Defending Matsumoto proves exhausting

Things were going well for the first few months. But then came seven years of hell for 12 court-appointed lawyers defending one of the most notorious suspects in Japan’s postwar history.

The Tokyo District Court picked the 12 lawyers for Aum Shinrikyo founder Chizuo Matsumoto in February 1996, after the unpredictable guru fired his own defense team.

It is extremely rare for so many lawyers to be chosen to defend a single person. But this was no ordinary trial.

The lawyers understood the unpopular task ahead of them. They had to side with a suspect charged with the murders of 27 people, a man whose cult had terrorized the country with nerve gas, abductions and plots to take over Japan.

The public had already reached a verdict: They called for early implementation of the death penalty.

Recalling those days, one of the lawyers, who asked not to be identified, said: “Any accused person is guaranteed the right (to a defense lawyer). I have a sense of duty that someone must take on the job.”

The first months showed promise for the new defense team. The lawyers and Matsumoto frequently discussed the case.

At one time, the defendant even sent his lawyers a telegram, asking for an emergency meeting.

Soon, a defense strategy was devised: Matsumoto’s disciples committed a series of crimes on their own without the guru’s permission. Matsumoto agreed with that plan.

Court hearings were held four times each month. But they proved much tougher than the defense had anticipated.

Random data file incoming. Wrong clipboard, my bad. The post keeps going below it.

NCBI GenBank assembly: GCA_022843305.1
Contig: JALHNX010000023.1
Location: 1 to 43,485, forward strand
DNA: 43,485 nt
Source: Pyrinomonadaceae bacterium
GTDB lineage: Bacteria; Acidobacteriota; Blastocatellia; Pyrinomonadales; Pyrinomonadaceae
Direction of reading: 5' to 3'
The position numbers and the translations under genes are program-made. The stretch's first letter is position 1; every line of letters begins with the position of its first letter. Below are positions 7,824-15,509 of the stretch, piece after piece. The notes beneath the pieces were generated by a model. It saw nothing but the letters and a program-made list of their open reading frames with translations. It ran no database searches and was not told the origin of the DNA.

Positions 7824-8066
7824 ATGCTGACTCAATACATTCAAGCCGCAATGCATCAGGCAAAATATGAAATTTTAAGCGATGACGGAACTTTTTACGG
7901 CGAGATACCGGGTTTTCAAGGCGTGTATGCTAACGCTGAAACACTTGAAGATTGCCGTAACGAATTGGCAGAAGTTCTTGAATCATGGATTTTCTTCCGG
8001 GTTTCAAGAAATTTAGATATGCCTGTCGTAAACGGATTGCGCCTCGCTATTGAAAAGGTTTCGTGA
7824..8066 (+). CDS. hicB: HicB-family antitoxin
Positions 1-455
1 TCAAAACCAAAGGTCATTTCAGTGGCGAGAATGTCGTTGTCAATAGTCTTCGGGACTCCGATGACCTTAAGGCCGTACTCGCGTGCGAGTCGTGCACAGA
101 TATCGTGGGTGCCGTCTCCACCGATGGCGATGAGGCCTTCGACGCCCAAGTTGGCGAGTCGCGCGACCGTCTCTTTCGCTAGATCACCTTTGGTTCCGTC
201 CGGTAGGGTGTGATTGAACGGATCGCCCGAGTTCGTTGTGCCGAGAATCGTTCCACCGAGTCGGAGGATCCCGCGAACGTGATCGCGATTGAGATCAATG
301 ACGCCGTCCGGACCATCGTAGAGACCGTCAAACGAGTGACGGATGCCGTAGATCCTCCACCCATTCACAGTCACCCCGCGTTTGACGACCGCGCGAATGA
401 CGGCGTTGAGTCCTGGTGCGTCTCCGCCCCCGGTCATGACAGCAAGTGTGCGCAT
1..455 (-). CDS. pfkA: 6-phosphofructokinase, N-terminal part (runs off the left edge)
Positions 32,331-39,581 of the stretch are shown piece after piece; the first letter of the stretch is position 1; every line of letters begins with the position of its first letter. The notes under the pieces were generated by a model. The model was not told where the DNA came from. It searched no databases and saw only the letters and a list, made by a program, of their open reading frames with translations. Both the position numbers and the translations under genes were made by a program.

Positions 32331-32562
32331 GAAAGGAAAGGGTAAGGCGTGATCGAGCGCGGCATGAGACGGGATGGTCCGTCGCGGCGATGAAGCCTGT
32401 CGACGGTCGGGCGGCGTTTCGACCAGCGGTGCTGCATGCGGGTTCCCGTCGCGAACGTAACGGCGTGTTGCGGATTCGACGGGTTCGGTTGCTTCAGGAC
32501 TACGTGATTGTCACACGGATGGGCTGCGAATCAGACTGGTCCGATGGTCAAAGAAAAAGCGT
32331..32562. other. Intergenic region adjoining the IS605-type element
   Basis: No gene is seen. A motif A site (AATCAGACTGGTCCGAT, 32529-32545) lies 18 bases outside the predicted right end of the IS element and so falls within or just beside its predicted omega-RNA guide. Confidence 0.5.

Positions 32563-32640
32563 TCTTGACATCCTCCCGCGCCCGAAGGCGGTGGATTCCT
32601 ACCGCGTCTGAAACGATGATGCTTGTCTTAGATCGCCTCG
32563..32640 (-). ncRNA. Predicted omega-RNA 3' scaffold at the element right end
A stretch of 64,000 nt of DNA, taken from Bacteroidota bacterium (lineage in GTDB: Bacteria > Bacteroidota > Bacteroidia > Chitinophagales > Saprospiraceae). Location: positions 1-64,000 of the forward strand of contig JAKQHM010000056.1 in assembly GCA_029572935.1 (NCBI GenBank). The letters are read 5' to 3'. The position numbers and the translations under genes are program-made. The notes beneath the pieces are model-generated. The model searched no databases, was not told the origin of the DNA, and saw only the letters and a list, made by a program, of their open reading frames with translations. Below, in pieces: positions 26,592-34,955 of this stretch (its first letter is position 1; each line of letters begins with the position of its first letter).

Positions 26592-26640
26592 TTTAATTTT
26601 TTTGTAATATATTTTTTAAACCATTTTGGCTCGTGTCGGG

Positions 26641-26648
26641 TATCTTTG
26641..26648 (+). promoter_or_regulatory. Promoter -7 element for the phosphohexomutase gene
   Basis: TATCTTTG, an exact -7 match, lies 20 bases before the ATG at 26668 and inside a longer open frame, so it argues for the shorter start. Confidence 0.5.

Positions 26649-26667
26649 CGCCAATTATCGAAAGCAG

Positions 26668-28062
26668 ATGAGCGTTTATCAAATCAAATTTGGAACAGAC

Potential witnesses for the defense refused to testify for Matsumoto. The lawyers continued to make the rounds, seeking anyone willing to speak in court. They were largely greeted with refusals.

Plans to focus on the mental state of Matsumoto were also dashed. Most of those in charge of psychiatric tests for Matsumoto said the defendant could differentiate right from wrong.

And then the biggest problem arose. In the fall of 1996, Matsumoto refused to talk. During the following seven years, he has often failed to show up at interview rooms in the Tokyo Detention House.

So with no witnesses, no advantageous psychiatric tests and no word from the man standing trial, the 12 lawyers have struggled to mount a defense. As a result, court deliberations have dragged on.

At one time, a prosecutor criticized the defense team, saying, “The lawyers are intentionally prolonging the deliberations.”

A defense lawyer angrily replied: “Do you mean that a trial is unnecessary? Do you think that Matsumoto should be hanged immediately?”

Many of the defense lawyers are showing signs of mental fatigue as the trial that started seven and a half years ago winds down.

“Not one of the 12 lawyers would have the energy to work again as a defense lawyer for Matsumoto (if he appeals to the Tokyo High Court),” said a source close to the defense team.

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(Listed if other than Religion News Blog, or if not shown above)
The Asahi Shimbun, Japan
Oct. 31, 2003

Religion News Blog posted this on Saturday November 1, 2003.
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